SILVERBRIDGE is an exciting contemporary romance with paranormal and suspense elements. The three prime subplots are well written and actually tie together in a cohesive manner. At the same, the triad plus two lesser subplots never allow any key theme to take charge of the tale as if Joan Wolf could not decide between suspense (movie sabotage), paranormal (ghosts), or a contemporary romance. Still the lead couple is a delightful duo and the tale will satisfy most of the audience.
Most Recent Customer Reviews
I have been enjoying Ms Wolf's historical novels, and this. Modern one did not disappoint. The characters are real, very well drawn, and the plot is a good one, even with the... Read morePublished 2 months ago by Julie's Bookshelf
Joan Wolf writes believable characters that are interesting, romantic and she keeps the story moving. Read morePublished on September 17, 2013 by Kindle Customer
Maybe I'm different but I don't compare an author's books to previous ones written. I just enjoy the book that I'm reading. I happened to love this book for so many reasons. Read morePublished on June 20, 2013 by Marian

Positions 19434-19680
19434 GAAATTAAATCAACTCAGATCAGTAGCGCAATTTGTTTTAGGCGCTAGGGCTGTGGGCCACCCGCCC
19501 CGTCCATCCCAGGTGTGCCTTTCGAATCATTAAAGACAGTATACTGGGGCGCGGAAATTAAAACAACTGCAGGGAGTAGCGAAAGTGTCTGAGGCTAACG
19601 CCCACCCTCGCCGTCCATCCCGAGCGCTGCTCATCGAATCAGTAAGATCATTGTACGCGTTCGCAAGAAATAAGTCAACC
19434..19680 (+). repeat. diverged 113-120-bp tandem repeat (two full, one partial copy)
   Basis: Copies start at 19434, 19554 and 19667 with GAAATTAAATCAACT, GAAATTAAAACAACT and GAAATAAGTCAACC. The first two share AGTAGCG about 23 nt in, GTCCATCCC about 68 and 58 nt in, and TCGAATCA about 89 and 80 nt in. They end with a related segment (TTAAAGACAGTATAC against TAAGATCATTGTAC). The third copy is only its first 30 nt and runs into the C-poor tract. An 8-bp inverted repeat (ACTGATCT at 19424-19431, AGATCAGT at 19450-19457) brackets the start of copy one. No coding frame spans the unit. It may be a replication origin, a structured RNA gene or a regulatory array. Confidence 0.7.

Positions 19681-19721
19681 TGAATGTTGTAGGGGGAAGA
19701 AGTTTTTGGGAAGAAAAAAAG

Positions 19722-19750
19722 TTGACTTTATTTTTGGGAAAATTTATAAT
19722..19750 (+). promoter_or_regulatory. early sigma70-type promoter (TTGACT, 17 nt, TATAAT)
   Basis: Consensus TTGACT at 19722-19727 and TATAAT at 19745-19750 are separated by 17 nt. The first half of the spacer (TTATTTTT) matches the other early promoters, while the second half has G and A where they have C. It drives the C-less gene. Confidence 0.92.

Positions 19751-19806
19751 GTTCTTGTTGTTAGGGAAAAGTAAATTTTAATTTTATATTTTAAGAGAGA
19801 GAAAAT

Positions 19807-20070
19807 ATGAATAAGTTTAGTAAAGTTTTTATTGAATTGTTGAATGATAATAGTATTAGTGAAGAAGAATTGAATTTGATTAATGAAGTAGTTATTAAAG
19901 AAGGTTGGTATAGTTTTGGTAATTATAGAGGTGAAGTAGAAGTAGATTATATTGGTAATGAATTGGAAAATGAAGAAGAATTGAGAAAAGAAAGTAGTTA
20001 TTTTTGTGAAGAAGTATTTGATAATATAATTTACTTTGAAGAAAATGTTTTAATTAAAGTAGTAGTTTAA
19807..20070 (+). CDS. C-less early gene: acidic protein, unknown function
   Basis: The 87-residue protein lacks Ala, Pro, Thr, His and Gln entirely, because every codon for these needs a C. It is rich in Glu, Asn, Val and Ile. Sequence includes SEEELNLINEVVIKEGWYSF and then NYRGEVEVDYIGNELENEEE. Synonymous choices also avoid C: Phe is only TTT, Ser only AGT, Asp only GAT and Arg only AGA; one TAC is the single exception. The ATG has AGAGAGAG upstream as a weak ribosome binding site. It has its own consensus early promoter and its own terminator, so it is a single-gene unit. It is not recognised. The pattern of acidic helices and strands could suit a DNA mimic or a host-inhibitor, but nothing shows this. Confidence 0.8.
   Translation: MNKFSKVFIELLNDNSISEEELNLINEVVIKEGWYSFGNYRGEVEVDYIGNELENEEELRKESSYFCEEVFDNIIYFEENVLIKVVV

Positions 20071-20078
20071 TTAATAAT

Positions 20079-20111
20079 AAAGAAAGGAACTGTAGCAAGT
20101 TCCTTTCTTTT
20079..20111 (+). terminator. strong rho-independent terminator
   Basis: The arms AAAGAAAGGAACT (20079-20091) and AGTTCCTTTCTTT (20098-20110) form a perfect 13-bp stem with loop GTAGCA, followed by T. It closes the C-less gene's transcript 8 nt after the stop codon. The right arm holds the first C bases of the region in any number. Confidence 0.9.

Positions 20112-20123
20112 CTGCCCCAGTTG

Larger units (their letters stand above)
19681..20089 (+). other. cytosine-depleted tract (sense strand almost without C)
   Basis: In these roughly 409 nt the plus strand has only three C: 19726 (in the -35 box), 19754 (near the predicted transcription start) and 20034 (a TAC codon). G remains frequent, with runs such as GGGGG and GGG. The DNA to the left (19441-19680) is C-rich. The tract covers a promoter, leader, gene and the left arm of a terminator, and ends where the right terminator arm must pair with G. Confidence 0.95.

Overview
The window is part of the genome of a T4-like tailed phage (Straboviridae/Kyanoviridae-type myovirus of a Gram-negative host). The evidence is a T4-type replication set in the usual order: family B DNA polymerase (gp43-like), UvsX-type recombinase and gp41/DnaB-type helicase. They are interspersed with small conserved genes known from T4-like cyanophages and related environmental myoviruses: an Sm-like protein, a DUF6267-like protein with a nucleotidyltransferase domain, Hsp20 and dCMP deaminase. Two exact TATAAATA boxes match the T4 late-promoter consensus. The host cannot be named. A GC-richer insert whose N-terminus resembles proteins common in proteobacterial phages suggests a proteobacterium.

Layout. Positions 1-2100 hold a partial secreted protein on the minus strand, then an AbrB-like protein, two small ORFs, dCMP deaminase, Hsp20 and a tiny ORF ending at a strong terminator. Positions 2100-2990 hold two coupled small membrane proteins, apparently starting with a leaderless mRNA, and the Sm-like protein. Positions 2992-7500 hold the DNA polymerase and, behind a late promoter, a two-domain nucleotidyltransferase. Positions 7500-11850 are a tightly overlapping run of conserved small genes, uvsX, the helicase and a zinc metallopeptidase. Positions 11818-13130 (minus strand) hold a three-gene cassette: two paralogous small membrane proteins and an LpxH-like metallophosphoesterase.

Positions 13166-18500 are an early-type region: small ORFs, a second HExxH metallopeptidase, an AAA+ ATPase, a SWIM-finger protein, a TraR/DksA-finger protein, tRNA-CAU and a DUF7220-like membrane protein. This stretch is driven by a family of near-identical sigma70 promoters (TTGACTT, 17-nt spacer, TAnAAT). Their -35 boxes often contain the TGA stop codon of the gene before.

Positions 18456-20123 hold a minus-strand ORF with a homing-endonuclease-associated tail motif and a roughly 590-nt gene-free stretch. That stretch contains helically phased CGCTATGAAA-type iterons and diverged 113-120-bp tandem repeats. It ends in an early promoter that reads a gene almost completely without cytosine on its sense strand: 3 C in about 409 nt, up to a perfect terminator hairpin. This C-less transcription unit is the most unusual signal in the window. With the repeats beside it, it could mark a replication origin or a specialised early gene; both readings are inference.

As a long time Joan Wolf fan, I was glad to see her branching out, though I hope she doesn't stop writing regencies. I liked the ghost story and the movie set in Regency times. Read morePublished on October 23, 2002
Joan Wolf's foray into the future and the past is a huge disappointment. Did someone else ghost write this thing? It was so unlike anything she has done in the past. Read morePublished on June 7, 2002
GREAT BOOK! Could not put it down and hope to see more like this from herPublished on May 7, 2002 by Jackie Hennequin
Silverbridge was a quick and pleasant read with engaging characters. As a long time reader of all her works I did find the plot a little predictable but her familiarity with the... Read morePublished on May 5, 2002 by Jeanette Finan